The Common Pleas Court properly refused to strike the preliminary objections of the defendants on the basis of a four (4) day delay in the filing of this pleading. Pennsylvania Rule of Civil Procedure 126 provides as follows:
Rule 126. Liberal Construction and Application of Rules The rules shall be liberally construed to secure the just, speedy and inexpensive determination of every action or proceeding to which they are applicable. The court at every stage of any such action or proceeding may disregard any error or defect of procedure which does not affect the substantial rights of the parties.
[ 309 Pa. Super. Page 350]
Our Supreme Court, in Fisher v. Hill, 368 Pa. 53, 81 A.2d 860 (1951), decided that the trial court did not err when it allowed the filing of an answer ten (10) months after service of the complaint. The court therein stated, "it is sufficient now to hold that dilatory pleadings may be filed if the opposite party is not prejudiced and justice requires. Much must be left to the discretion of the lower court." In the instant case, the plaintiff has not suffered any prejudice by reason of the four (4) day delay in the filing of the preliminary objections and justice requires that the preliminary objections of the defendants not be stricken.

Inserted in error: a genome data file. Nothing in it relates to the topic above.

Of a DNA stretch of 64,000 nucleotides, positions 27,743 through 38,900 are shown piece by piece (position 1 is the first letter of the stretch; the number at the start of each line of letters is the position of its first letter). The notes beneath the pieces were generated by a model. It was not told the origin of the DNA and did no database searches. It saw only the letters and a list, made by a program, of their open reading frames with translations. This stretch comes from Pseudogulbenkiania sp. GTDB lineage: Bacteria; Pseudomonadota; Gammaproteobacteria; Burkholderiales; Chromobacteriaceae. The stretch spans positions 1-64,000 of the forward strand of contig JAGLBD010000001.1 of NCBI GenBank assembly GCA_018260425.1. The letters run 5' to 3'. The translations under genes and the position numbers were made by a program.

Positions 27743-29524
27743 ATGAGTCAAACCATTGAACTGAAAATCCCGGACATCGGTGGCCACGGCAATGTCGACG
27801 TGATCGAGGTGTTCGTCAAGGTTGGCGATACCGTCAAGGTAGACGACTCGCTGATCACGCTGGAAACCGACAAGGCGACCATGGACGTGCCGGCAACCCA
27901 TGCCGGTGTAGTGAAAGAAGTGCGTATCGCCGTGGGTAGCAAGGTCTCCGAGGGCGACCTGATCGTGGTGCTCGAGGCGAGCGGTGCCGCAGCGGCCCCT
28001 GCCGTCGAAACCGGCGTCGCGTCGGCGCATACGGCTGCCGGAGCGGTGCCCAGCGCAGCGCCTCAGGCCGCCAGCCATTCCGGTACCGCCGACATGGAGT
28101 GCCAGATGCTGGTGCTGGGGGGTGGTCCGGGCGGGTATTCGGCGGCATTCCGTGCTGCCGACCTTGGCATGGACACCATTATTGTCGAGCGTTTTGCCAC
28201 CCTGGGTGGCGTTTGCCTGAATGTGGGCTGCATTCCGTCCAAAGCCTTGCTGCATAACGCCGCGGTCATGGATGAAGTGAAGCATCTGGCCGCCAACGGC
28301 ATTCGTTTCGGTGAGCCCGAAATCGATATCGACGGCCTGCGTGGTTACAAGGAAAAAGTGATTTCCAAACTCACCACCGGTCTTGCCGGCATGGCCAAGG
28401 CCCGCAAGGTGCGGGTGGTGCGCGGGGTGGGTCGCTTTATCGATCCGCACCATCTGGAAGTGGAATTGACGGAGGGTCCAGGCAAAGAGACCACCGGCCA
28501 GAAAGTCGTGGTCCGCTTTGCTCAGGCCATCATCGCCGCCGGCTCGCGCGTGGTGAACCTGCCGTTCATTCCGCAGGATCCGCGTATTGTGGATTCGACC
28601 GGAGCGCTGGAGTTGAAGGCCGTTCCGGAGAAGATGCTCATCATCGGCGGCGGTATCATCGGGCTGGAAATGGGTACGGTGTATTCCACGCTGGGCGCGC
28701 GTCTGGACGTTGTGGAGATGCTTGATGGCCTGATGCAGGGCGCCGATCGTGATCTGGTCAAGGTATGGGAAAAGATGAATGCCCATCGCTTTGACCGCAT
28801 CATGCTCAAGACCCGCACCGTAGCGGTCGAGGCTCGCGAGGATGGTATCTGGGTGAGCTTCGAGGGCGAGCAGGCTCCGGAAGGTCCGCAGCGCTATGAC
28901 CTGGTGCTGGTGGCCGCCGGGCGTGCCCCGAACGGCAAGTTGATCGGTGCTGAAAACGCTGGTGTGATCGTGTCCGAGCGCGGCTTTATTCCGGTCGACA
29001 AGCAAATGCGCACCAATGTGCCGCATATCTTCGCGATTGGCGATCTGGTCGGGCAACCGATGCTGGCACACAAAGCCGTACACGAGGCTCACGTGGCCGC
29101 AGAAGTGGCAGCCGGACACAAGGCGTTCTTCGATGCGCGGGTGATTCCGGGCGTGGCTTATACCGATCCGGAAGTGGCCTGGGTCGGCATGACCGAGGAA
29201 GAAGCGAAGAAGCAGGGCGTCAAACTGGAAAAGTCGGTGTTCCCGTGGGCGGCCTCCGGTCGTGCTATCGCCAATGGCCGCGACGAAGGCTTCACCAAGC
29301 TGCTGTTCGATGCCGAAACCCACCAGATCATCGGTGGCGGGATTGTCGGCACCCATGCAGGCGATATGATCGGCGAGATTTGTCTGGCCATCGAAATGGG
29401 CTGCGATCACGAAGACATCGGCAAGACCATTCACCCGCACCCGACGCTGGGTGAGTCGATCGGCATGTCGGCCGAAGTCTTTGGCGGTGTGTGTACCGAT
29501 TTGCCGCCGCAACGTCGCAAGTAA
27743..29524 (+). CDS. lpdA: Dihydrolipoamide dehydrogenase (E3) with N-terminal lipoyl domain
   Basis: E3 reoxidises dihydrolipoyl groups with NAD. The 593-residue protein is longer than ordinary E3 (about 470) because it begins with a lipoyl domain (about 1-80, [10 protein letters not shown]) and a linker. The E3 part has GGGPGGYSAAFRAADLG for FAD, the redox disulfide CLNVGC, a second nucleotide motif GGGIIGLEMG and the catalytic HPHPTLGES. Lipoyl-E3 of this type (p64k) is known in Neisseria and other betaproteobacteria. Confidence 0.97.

We next discuss the substantive issue of whether the judgment of non pros was properly entered.
A court may properly enter a judgment of non pros (1) when a party to the proceeding has shown a want of due diligence in failing to proceed with reasonable promptitude, and (2) there has been no compelling reason for the delay, and (3) the delay has caused some prejudice to the adverse party . . . (numerical designations added). James Bros. Lumber Co. v. Union Banking and Trust Co. of DuBois, 432 Pa. 129, 132, 247 A.2d 587, 589 (1968).
The Common Pleas Court in the instant case gave the following reasons for the entry of a non pros:
There appears to be no compelling reason for the delay and none has been offered. By virtue of the passage of time, one individual defendant has died and two other individual defendants have retired, as a consequence of which the moving parties have been unduly prejudiced by plaintiff's dilatory action.
A court may grant a non pros when it appears that the plaintiff has failed to prosecute his action within a reasonable time. There is no apparent reasonable excuse for the delay and defendants have been prejudiced thereby. (Trial Court Opinion at pp. 2-3).
There can be no disagreement that a delay of fifty-one months reflects "a want of due diligence." Nor is there any merit to the argument of the plaintiff that the order of
[ 309 Pa. Super. Page 351]
the Common Pleas Court which prohibited the taking of the depositions of the defendants prior to the filing of a complaint unduly limited the ability of the plaintiff to file that complaint. And, finally, we are unable to differ with the conclusion of the hearing court that the death of one individual defendant and the retirement of two others, constitutes a prejudicial impairment of the ability of the defendants to defend the law suit.
It seems clear that if the civil justice system is to achieve the goal of serving the public generally and litigants specifically in an alert, orderly and efficient fashion, then we must be wary on appellate review of reversing the decisions of the County Courts relating to the conduct of litigation in those courts, particularly with regard to timeliness, unless there appears to be a manifest abuse of discretion. The learned judge has in able fashion provided for a proper disposition of this case.